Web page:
Israel-based Andromeda Biotech has dosed the first patient with DiaPep277 for the treatment of type 1 diabetes in its extension study to the Phase III clinical trial DIA-AID 2.
The open label, 24-month extension trial is designed to assess long term safety, tolerability, and the effect of DiaPep277 on the ability of patients to maintain glycemic control for two additional years after the completion of the DIA-AID 2 confirmatory study.
The extension study is scheduled to be carried out in medical centres in the US, Europe and Israel, while the DIA-AID 2 is expected to be completed at the end of 2014.
Patients who have completed two years of treatment in the DIA-AID 2 trial and have residual beta cell function regardless whether they were on the actual drug or on the placebo will be eligible to be enrolled in the extension study.
Following enrolment, all eligible patients will be given subcutaneous injections of 1mg of DiaPep277 quarterly for two additional years.
The extension study is part of a clinical development plan that was presented to the regulatory authorities in Europe and in the US. It is expected to be complete at the end of 2016.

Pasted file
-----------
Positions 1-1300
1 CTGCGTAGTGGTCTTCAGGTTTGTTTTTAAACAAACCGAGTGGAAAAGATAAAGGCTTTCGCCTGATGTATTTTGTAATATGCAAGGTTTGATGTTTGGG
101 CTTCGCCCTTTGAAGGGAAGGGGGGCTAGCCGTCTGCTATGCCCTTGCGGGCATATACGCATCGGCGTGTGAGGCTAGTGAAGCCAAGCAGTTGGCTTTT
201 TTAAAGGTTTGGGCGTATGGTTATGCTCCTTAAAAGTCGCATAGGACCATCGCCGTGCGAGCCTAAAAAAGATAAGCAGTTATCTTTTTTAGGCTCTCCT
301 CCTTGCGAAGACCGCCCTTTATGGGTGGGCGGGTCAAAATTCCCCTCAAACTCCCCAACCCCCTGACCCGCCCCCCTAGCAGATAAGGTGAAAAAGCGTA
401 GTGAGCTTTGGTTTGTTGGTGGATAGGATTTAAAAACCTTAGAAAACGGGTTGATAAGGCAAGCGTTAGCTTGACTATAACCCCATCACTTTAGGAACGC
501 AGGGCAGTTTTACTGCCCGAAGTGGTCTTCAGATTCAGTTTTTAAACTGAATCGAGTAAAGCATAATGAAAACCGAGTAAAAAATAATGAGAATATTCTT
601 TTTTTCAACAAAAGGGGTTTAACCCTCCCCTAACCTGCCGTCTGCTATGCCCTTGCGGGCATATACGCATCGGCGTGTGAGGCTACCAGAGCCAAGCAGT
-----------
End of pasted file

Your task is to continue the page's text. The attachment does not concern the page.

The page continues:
Andromeda CEO Shlomo Dagan said: "This is a major step forward in the clinical development pathway for DiaPep277, providing hope to patients who have been facing an unmet clinical need."
DiaPep277 is a peptide of 24 amino acids derived from the sequence of the human heat shock protein 60 (Hsp60) and was invented by professor Irun Cohen and his team at the Weizmann Institute of Science.
The peptide acts by modulating the immune system that prevents the destruction of pancreatic cells that secrete insulin and preserving their natural function.
Medical benefits expected in type 1 diabetes patients, who will be treated with DiaPep277 include slowing the deterioration of the disease, improved metabolic control, reduction of daily insulin dose requirements, and reduction of diabetic complications.